A Theological Critique of Modern Exegetical Practice
The purpose of this article is to call for a more theologically rich understanding of the task of Scriptural interpretation. It begins by outlining a Trinitarian description of revelation and discussing what this means for our understanding of Scripture. Identifying Scripture as God’s primary instrumentality of revelation, the article advances the “theological virtues”—faith, hope, and love—as essential for a reader to interpret Scripture well.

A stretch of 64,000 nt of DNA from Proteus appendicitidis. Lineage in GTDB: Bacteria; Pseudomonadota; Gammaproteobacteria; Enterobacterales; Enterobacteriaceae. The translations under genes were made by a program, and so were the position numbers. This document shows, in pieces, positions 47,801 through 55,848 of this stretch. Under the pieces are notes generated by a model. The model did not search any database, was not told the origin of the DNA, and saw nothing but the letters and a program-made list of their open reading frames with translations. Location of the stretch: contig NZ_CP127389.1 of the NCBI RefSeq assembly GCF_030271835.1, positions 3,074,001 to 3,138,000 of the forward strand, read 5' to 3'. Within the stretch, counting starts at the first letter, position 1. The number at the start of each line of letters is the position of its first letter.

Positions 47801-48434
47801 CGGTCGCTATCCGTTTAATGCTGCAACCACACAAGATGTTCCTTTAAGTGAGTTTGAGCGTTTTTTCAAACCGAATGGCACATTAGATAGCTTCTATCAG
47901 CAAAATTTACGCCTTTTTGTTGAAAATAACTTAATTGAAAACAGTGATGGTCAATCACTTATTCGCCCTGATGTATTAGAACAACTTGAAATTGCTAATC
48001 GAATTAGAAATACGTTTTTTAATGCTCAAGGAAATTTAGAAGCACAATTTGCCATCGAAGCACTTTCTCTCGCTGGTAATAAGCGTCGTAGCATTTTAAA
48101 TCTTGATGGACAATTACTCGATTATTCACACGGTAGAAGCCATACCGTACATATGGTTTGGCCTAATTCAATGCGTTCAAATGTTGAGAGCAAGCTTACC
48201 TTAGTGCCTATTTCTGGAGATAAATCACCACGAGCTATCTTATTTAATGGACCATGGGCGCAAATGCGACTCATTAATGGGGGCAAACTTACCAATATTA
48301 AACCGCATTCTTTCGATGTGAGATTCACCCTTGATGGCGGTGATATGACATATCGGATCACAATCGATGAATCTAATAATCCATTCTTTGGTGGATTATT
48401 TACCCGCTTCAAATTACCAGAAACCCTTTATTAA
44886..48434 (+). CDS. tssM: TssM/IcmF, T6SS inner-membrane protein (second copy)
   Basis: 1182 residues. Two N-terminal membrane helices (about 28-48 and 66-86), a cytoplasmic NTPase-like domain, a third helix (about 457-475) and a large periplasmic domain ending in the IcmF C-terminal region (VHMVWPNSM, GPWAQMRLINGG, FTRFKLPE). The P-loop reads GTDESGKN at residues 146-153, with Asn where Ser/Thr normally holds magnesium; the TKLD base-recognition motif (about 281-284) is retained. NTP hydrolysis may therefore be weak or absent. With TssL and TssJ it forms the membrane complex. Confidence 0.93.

The article then explores modern exegesis’ interest in the literal meaning of the text and the current critique of this approach. It explores what authorial intention is through interacting with E.D. Hirsch’s distinction between “meaning” and “significance” and Gadamer’s understanding of interpretation through the metaphor of conversation. It argues that an affirmation of divine authorship and an understanding of Christ as God’s fullest self-revelation opens the way for theological interpretations of Scripture which go beyond human authorial intention. It then demonstrates such theological interpretation in the apostolic writings and its justification in the writings of Origen and Aquinas.
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